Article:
Obviously, that’s a tonne of books I NEED to read this month, but I’m hoping to use particular books for more than one title. I.e Scythe could classify as the popularathon’s group book + Nameathon’s red book etc … at least that’s the plan 🙂

Are you taking part in any reading challenges this month?

 

Waiting On Wednesday: ‘The Lady Rogue’ by Jenn Bennett

 

Waiting on Wednesday is a weekly event hosted at Breaking the Spine. The purpose is to spotlight upcoming releases that we are excited for.

 

Published by: Simon Pulse

Expected Publication: 10th September 2019

The Last Magician meets A Gentleman’s Guide to Vice and Virtue in this thrilling tale filled with magic and set in the mysterious Carpathian Mountains where a girl must hunt down Vlad the Impaler’s cursed ring in order to save her father.

Some legends never die…

Traveling with her treasure-hunting father has always been a dream for Theodora. She’s read every book in his library, has an impressive knowledge of the world’s most sought-after relics, and has all the ambition in the world. What she doesn’t have is her father’s permission. That honor goes to her father’s nineteen-year-old protégé—and once-upon-a-time love of Theodora’s life—Huck Gallagher, while Theodora is left to sit alone in her hotel in Istanbul.

Until Huck arrives from an expedition without her father and enlists Theodora’s help in rescuing him. Armed with her father’s travel journal, the reluctant duo learns that her father had been digging up information on a legendary and magical ring that once belonged to Vlad the Impaler—more widely known as Dracula—and that it just might be the key to finding him.

Journeying into Romania, Theodora and Huck embark on a captivating adventure through Gothic villages and dark castles in the misty Carpathian Mountains to recover the notorious ring. But they aren’t the only ones who are searching for it. A secretive and dangerous occult society with a powerful link to Vlad the Impaler himself is hunting for it, too. And they will go to any lengths—including murder—to possess it.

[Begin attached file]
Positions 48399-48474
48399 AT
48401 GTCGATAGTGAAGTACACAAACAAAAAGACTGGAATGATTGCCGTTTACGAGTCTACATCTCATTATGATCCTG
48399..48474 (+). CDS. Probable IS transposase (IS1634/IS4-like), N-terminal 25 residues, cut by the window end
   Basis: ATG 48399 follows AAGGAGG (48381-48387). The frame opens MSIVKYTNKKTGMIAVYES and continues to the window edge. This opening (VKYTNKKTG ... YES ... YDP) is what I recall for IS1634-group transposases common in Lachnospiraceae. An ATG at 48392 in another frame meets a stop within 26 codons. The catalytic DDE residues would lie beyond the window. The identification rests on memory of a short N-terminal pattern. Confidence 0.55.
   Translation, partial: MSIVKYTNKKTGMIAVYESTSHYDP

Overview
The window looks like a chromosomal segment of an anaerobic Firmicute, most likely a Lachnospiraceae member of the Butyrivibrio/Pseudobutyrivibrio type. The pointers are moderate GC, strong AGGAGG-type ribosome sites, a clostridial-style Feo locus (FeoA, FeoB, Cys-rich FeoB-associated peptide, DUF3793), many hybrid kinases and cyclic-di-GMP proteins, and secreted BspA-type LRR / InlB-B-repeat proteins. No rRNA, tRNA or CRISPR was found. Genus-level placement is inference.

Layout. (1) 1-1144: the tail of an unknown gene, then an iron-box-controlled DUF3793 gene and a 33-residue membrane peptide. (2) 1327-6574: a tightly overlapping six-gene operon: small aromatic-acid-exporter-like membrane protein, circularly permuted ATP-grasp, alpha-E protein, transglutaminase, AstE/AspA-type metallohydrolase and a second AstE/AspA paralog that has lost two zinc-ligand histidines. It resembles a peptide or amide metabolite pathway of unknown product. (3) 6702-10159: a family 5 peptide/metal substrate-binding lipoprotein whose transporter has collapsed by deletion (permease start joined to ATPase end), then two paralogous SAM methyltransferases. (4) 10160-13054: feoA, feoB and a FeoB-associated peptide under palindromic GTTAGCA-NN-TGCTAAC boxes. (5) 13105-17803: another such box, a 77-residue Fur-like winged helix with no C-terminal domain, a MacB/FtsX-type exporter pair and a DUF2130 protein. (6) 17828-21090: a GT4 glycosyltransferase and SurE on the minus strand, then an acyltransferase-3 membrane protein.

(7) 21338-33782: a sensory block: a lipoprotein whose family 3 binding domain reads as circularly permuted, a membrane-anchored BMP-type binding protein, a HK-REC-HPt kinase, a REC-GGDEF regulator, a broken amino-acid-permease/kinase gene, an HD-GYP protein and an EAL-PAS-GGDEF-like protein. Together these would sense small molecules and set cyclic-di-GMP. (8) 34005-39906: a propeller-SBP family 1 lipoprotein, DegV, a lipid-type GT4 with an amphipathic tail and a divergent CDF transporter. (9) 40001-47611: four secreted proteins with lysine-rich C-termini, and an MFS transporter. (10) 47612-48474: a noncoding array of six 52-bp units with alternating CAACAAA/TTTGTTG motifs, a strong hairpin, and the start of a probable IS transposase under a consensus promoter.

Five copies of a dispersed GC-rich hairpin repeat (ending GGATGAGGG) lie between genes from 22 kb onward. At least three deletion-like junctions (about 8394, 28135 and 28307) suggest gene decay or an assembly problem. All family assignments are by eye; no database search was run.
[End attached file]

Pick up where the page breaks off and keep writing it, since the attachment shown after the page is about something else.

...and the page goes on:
Mid Year Book Freak Out Tag 2019 (…Yes, It’s Super late!)

I found out about the Mid Year Book Freak Out Tag via book tube and then bloggers at the start of August, but I already had August booked and today was the first time I could post it … so here we go.

I’ve had an exceptionally good book year this year and have currently read 120 books to date ( a lot of them were picture books, graphic novels, textbooks etc, but they still count). Out of the books I’ve read, the majority of them were amazing which made doing this post so hard. I’ve tried to limit the number of times certain books were mentioned, but there are a select few that really blew my mind and keep cropping up!

 

Best book you’ve read in 2019.

It was ridiculously hard to choose just one book for this prompt … so I didn’t. These books are the ones that immediately stand out whenever I think of the books I read this year.

Best sequel you’ve read so far in 2019.

At first, looking through the books I read, I didn’t think I read a sequel and then I spotted these two.

The Wicked King by Holly Black ruined me. I loved this book so much and can not wait for the third and final book in the series to be released later this year. That cliff-hanger had me coming up with so many possibilities …

Wolf Rain by Nalini Singh is a more recent year and I loved everything about this book. I heard everyone gushing about it, and finally dived in myself to be completely and utterly blown away. Continue reading